By Katie Cummings
Measles became endemic to England in the 18th century. In 1859, the Medical Officer of Health for St James’s, Westminster stated that when one person died from measles then ten more contracted the disease. He recorded that it was highly contagious and was spread easily to others, especially small children. This is very evident in multiple reports that I found while researching measles in the London’s Pulse reports. The reports of incidence that I found were ones of children, different suburbs, infection rates, death rates, the measles in London versus the measles in Germany, number of cases before and after the vaccine, and the seasonal incidence that occurs with measles.
The first report that I looked into by the MOH for Shoreditch in 1931 indicated that measles was responsible for 12 percent of all deaths of children under 5 years of age, in that year. The incidence rate was often much higher among children than adults. This was interesting because they talked about the multiple ways in which the public health department was intervening in the school system and with the incidence rate in children.
On this same topic the report from St Pancras in 1910 stated that the largest group that was at risk for fatality from ages 0-1, 1-2, 2-3, 3-4, 4-5, was the 1-2 year old group, but the largest group that was at risk at the time for measles attacks were the 2-3 year old group. These two reports were made before a vaccine became available. When comparing areas of England there are multiple reports that compare the suburban areas like Shoreditch to urban areas like London. This report indicated that over the years of 1922-1931 there were larger amounts of deaths in London over Shoreditch. However, when comparing the death rate per population, London’s death rate by measles was significantly lower due to the ratio of the population, all of this data was also recorded before the vaccine was available. It is significant that they included the population in one of the data groups because there was then a comparison in terms of per 1000 people.
The next reports that I looked at were ones that compared different infectious diseases in a broad range of age groups. Looking at the 1966 report from Ealing the medical officers record the rates of infection that occurs in scarlet fever, whooping cough, measles, dysentery, and meningococcal infection across all ages. Measles was by far the largest group of infectious disease with a total of 611 cases for females and 603 cases for males. Comparing this to the second largest group of dysentery at 144 for females and 150 for males. Measles was the highest rate in all ages except for that of dysentery for ages 10 and over.
There were two different kinds of measles throughout the 19th and 20th centuries in England, the measles and the German measles. One of the health reports from Lambeth in 1926 recorded the incidence and death rates of measles and German measles at this time. German measles would now be considered the disease Rubella, which is a milder form of the measles virus but behaves similarly. The reports from this time show the incidence and death rates across different areas being much higher for measles at 16.55 incidence rate and a 0.21 death rate compared to German measles at 0.71 incidence rate and a 0.003 death rate. This was significant because due to the data the different medical boards decided that it would be beneficial to have more accommodations in their hospitals for the measles cases.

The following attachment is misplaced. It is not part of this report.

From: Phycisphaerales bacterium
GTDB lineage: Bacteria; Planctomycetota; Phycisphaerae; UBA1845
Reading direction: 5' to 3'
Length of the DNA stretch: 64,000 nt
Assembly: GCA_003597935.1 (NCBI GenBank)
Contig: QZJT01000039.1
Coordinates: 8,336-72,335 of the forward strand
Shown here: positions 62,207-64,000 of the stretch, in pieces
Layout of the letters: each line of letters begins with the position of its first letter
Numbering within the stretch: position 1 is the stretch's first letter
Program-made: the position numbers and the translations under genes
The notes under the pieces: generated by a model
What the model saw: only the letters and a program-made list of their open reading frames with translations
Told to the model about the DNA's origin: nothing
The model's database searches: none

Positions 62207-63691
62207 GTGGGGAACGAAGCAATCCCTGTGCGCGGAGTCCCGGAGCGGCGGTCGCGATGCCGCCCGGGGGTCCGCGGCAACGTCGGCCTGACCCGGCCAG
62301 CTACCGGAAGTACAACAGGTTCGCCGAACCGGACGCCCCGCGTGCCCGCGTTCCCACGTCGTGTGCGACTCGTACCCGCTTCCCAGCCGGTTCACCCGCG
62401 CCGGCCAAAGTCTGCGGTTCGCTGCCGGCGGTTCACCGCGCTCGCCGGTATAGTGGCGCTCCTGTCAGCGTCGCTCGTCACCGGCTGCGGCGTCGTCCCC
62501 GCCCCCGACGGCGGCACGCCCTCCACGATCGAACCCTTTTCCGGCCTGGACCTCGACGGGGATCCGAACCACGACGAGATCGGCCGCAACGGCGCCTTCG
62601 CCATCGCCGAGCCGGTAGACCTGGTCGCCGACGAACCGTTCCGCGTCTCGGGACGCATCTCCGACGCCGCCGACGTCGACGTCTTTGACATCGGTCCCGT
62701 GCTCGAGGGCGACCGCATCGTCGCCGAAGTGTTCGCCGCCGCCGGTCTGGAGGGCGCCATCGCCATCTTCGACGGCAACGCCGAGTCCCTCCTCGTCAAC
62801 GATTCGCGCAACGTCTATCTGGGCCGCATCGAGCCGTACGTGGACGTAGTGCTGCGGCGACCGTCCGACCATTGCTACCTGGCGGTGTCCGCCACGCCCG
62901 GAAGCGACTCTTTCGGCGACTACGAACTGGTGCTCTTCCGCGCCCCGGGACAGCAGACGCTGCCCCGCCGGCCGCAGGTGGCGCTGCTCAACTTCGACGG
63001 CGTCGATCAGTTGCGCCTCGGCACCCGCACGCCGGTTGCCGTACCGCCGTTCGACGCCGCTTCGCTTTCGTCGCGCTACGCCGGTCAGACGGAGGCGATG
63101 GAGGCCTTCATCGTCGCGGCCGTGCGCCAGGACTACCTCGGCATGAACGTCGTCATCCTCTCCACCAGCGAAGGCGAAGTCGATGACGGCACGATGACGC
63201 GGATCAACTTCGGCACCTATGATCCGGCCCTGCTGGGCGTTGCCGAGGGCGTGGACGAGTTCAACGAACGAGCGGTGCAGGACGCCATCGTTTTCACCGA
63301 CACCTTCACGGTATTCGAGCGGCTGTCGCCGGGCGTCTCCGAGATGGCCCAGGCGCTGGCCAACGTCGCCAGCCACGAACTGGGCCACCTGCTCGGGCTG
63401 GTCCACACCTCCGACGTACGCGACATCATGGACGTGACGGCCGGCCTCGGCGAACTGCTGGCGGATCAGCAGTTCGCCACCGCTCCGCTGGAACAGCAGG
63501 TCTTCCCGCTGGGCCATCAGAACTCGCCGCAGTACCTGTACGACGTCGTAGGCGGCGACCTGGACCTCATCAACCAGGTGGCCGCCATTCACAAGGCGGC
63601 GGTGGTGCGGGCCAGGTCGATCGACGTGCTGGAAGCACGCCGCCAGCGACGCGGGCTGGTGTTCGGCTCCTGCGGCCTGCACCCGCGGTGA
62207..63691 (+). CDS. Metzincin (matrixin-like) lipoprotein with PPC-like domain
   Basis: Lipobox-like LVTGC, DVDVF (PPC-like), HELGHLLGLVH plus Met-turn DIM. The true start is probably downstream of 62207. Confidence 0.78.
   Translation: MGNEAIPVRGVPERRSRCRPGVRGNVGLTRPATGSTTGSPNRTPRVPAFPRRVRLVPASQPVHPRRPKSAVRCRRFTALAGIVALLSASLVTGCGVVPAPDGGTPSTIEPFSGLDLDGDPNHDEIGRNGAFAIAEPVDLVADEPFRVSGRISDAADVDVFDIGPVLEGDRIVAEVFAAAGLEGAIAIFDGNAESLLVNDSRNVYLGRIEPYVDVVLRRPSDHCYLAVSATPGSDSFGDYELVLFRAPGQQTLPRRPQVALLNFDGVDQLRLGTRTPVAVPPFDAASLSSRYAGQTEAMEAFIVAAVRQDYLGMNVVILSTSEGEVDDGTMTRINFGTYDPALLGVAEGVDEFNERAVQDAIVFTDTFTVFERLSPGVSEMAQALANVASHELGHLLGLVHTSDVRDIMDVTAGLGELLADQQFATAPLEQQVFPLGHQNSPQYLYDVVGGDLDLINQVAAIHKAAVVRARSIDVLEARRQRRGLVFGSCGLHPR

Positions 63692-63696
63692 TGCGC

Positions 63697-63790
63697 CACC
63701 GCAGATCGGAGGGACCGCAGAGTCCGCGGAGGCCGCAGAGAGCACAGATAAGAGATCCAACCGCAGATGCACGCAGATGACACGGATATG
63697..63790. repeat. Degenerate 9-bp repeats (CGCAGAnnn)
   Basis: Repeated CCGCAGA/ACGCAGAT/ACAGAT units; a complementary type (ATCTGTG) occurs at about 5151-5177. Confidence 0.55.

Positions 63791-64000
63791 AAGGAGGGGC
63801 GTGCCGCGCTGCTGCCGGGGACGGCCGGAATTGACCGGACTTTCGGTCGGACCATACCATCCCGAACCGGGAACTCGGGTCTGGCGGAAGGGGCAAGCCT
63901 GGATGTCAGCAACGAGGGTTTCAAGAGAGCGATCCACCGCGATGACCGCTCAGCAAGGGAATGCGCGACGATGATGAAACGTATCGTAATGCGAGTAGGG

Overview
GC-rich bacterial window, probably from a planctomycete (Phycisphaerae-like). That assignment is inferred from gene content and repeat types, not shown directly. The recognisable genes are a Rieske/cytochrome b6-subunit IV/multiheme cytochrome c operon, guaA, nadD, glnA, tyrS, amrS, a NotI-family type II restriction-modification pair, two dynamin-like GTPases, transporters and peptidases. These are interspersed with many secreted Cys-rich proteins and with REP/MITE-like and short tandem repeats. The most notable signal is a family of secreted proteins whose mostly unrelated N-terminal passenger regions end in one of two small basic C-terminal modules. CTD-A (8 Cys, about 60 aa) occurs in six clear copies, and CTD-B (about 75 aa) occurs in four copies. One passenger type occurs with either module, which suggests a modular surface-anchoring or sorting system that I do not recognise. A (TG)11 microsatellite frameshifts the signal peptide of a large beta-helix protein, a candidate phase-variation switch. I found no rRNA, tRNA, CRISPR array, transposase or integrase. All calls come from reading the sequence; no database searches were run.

According to the MOH report from Wandsworth in 1970 and many other sources we are able to see a general trend in the data that measles incidence rises and falls with alternate years, this report did show a general trend of decreasing due to the implementation of a vaccine in 1966. As you can see in the image below of the measles cases in England and Wales from 1940-2007 there is a dramatic decrease in the case numbers once the vaccine is introduced. When looking at the report from Bromley 1972 you can see two different trends. We see the general decrease in cases as the vaccine is implemented, in 1965 the number of cases notified was 5,119 versus 7 years later the number of cases identified were 853. We also see the pattern that there are alternating years of increased infection rates, in 1965 there were 5,119 cases and then in 1966 there were 1,236 cases and then in 1967 it increased again at 4,299, this is a common theme among the infection of measles. Overall, there is a large amount of data that was recorded at this time period across multiple areas of England. This was extremely important because it allows us to make inferences about infection and who it is infection. This helps public health in terms of aspects of the ways in which they can control the disease and reduce the transmission in infectious diseases, like measles.
Primary Sources: Medical Officer of Health Reports
Anderson, Grenfell, and May. “Oscillatory Fluctuations in the Incidence of Infectious Disease and the Impact of Vaccination: Time Series Analysis.” Journal of Hygiene 93, no. 3 (1984): 587-608.
Barkin, Roger M. “Measles mortality: a retrospective look at the vaccine era.” American journal of epidemiology 102, no. 4 (1975): 341-349.